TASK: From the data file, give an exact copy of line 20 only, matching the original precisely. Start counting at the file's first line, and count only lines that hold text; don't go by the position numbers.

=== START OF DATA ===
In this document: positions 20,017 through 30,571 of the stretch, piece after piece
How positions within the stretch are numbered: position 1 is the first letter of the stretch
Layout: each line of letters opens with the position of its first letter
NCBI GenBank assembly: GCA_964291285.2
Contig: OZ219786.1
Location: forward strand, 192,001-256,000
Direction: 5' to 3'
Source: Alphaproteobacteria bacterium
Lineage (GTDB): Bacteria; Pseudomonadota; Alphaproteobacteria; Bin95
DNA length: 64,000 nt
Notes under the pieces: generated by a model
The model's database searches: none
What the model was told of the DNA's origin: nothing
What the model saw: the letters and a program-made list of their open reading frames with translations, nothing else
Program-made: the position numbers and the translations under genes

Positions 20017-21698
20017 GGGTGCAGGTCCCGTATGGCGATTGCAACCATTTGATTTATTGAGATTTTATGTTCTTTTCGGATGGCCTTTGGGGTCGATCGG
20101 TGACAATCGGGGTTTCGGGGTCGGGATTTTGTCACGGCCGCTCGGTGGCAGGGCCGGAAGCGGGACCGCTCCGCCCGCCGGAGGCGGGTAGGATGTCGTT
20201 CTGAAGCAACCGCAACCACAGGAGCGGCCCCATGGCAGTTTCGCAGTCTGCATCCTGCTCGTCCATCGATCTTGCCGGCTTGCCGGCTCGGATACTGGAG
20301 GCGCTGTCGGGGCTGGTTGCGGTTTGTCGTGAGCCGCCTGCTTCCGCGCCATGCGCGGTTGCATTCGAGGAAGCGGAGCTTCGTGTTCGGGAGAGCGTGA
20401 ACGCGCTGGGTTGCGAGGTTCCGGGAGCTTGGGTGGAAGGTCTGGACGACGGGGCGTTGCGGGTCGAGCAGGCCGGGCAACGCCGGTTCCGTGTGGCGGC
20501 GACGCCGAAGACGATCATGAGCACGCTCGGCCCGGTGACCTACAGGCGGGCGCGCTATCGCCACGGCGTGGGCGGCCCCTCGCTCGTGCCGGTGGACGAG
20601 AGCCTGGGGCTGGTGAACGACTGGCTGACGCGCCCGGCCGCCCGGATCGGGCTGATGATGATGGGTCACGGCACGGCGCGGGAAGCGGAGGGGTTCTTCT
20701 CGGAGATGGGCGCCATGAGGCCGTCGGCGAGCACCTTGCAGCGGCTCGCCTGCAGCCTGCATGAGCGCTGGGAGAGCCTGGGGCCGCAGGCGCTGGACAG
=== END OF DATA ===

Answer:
20301 GCGCTGTCGGGGCTGGTTGCGGTTTGTCGTGAGCCGCCTGCTTCCGCGCCATGCGCGGTTGCATTCGAGGAAGCGGAGCTTCGTGTTCGGGAGAGCGTGA